Advertisement

Development of macroinvertebrate multimetric index for ecological evaluation of a river in North Central Nigeria

  • A. O. EdegbeneEmail author
  • L. A. Elakhame
  • F. O. Arimoro
  • E. C. Osimen
  • O. N. Odume
Article
  • 34 Downloads

Abstract

A macroinvertebrate-based multimetric index was developed for River Chanchaga, North Central Nigeria. Macroinvertebrates and physicochemical variables were sampled seasonally between March 2017 and February 2018 from four stations: station 1 (least impacted control station) and three downstream stations 2, 3 and 4. A total of 29 macroinvertebrate metrics in four categories, richness, abundance, composition and diversity, were evaluated for their potential to discriminate between the stations, seasonal stability and redundancy. Of the 29 metrics, only 13 fulfilled all criteria and were then integrated into the final Chanchaga multimeric index (MMIchanchaga). Application of the newly developed multimetric index revealed that water quality at stations 2 and 3 was fair and that of station 4 was poor. Water quality deteriorated slightly during the rainy season compared with the dry season. In terms of the individual component metrics, EPT richness, EPT (%) and Shannon diversity were highly sensitive to water quality impairment. The Bray–Curtis similarity measure revealed that stations 2 and 3 were more similar compared with the similarity between other stations. Overall, the newly developed multimetric index proved useful and represents the first important step in such index development in Nigeria.

Keywords

% EPT Multimetric index Environmental deterioration Biomonitoring MMIchanchaga River Chanchaga 

Notes

Acknowledgements

We acknowledge the doctoral research grant awarded to the first author (grant no. 110894) by the South African National Research Foundation (NRF) and the World Academy of Science (TWAS). We thank Mr. Obinnah Odoh, Mr. Prince Ossai, Helen Adekunle, Meshack Sanda, Hassana and Mrs. Edegbene Ovie Tega for their field, laboratory and technical assistance.

References

  1. APHA (American Public Health Association). (1998). Standard methods for the examination of water and wastewater (20th ed.). USA: WEF and AWWA 1213Pp.Google Scholar
  2. Arimoro, F. O., & Ikomi, R. B. (2008). Response of macroinvertebrate communities to abattoir wastes and other anthropogenic activities in a municipal stream in the Niger Delta, Nigeria. Environmentalist, 28, 85–98.CrossRefGoogle Scholar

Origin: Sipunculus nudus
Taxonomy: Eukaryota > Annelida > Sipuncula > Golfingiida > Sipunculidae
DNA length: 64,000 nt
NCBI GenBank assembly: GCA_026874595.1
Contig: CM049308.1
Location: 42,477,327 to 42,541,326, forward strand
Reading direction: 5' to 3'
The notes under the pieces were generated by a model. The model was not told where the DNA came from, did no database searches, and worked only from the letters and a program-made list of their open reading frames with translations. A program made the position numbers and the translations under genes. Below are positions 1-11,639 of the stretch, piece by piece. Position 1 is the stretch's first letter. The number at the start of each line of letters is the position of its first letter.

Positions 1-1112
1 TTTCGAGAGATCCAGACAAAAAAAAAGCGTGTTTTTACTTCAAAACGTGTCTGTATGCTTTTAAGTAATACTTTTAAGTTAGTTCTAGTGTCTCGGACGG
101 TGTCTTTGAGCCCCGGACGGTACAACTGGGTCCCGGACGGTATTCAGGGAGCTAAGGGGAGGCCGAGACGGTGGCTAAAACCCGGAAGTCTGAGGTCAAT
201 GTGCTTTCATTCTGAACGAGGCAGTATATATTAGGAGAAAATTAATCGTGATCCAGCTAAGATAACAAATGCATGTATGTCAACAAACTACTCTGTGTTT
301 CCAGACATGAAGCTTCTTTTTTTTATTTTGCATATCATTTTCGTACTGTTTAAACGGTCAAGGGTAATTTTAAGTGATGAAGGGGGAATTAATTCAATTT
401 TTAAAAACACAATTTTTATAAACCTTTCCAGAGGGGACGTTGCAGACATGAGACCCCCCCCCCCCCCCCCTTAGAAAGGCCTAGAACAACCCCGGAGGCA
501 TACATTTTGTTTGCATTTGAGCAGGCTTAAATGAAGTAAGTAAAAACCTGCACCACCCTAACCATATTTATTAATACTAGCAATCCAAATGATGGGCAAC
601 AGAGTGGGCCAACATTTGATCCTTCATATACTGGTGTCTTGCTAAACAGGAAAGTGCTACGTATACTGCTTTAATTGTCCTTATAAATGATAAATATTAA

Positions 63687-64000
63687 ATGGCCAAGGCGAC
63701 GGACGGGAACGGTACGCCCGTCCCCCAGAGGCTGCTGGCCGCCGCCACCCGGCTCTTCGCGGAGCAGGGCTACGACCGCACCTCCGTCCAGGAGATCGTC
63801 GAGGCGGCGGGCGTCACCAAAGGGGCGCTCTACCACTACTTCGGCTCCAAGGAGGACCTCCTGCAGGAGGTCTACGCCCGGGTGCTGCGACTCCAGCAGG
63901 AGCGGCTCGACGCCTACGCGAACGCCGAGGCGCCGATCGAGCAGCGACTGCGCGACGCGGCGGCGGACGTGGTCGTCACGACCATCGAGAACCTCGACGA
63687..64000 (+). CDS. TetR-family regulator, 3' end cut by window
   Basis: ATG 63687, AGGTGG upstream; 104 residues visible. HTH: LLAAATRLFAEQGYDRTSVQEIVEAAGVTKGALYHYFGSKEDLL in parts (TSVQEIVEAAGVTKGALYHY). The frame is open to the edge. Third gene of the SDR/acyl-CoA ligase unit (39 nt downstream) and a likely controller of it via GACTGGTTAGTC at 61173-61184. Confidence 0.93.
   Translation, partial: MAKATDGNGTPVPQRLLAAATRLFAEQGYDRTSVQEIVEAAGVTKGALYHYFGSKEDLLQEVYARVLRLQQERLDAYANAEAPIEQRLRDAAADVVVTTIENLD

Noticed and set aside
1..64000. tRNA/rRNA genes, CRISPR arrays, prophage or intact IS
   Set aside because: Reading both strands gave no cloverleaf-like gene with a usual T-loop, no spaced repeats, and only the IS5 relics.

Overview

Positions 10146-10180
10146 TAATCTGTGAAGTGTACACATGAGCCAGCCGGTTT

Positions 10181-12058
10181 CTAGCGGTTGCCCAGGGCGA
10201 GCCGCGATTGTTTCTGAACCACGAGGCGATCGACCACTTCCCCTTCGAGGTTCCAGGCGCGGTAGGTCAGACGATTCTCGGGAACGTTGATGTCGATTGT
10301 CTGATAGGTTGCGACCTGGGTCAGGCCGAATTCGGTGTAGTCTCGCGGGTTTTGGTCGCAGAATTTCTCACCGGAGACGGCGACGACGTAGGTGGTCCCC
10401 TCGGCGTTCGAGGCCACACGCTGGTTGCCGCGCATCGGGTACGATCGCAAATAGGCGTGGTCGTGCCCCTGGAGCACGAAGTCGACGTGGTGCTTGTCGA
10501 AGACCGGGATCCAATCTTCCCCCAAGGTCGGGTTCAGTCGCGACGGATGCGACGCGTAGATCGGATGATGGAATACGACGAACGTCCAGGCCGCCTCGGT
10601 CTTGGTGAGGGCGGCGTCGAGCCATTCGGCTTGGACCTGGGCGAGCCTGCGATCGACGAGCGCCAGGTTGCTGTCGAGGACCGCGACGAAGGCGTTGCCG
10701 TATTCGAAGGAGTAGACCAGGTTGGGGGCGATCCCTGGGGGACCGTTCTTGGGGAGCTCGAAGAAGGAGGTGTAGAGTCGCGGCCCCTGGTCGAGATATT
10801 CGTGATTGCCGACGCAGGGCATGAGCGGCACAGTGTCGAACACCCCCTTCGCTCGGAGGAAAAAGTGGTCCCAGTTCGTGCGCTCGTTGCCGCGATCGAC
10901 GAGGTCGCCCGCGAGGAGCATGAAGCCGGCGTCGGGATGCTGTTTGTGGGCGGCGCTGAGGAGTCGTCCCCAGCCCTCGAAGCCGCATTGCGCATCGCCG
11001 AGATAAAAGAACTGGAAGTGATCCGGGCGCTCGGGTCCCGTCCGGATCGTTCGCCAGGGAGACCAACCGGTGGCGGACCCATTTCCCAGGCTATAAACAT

3. Arimoro, F. O., & Ikomi, R. B. (2009). Ecological integrity of Upper Warri River, Niger Delta using aquatic insects as bioindicators. Ecological Indicators, 9, 455–461.CrossRefGoogle Scholar
  4. Arimoro, F. O., Odume, O. N., Uhunoma, S. I., & Edegbene, A. O. (2015). Anthropogenic impact on water chemistry and benthic macroinvertebrate associated changes in a southern Nigeria stream. Environmental Monitoring and Assessment, 187, 1–14.CrossRefGoogle Scholar
  5. Baptista, D. F., Buss, D. F., Egler, M., Giovanelli, A., Silveira, M. P., & Nessimian, J. L. (2007). A multimetric index based on benthic macroinvertebrates for evaluation of Atlantic Forest streams at Rio de Janeiro state, Brazil. Hydrobiologia, 575, 83–94.CrossRefGoogle Scholar
  6. Barber-James, H. M., Gattolliat, J., Sartori, M., & Hubbard, M. D. (2008). Global diversity of mayflies (Ephemeroptera, Insecta) in freshwater. Hydrobiologia, 595, 339–350.CrossRefGoogle Scholar
  7. Barbour, M. T., Gerritsen, J., Snyder, B. D., & Stribling, J. B. (1999). Rapid bioassessment protocols for use in streams and wadeable Rivers: Periphyton, Benthic macroinvertebrates and fish (2nd ed.. EPA 841–13–99-002). Washington, D.C: Environmental Protection Agency; Office of water.Google Scholar
  8. Bonada, N., Prat, N., Resh, V. H., & Statzner, B. (2006). Development in aquatic insect biomonitoring: a comparative analysis of recent approaches. Annual Review of Entomology, 51, 495–523.CrossRefGoogle Scholar
  9. Camargo, J. A., Alonso, A., & De la Puente, M. (2004). Multimetric assessment of nutrient enrichment in impounded rivers based on bethic macroinvertebrates. Environmental Monitoring and Assessment, 96, 233–249.CrossRefGoogle Scholar
  10. Clarke, K. R., & Warwick, R. M. (1994). Change in marine communities: an approach to statistical analysis and interpretation. UK: Plymouth marine laboratory.Google Scholar
  11. Cranston, P. S. (2000). Electronic guide to the Chironomidae of Australia. http://www.entomologyucdavis.edu/chiropage. 29/08/2013.
  12. Dallas, H. F., Lowe, S., Kennedy, M. P., Saili, K., & Murphy, K. J. (2018). Zambian invertebrate scoring system (ZISS): a macroinvertebrate-based biotic index for rapid bioassessment of southern tropical African river systems. African Journal of Aquatic Science, 43(4), 325–344.CrossRefGoogle Scholar
  13. Edegbene, A. O. (2018). Invasive grass (Typha domingensis): A potential menace on the assemblage and abundance of migratory/water related birds in Hadejia-Nguru wetlands, Yobe State, Nigeria. Tropical Freshwater Biology, 27(2), 13–30.CrossRefGoogle Scholar
  14. Edegbene, A. O., & Arimoro, F. O. (2012). Ecological status of Owan River, southern Nigeria using aquatic insects as bioindicators. Journal of Aquatic Sciences, 27, 99–111.Google Scholar
  15. Edegbene, A. O., Arimoro, F. O., Odoh, O., & Ogidiaka, E. (2015). Effect of anthropogenicity on the composition and diversity of aquatic insects of a municipal river in North Central Nigeria. Biosciences Research in Today’s World, 1, 69–80.Google Scholar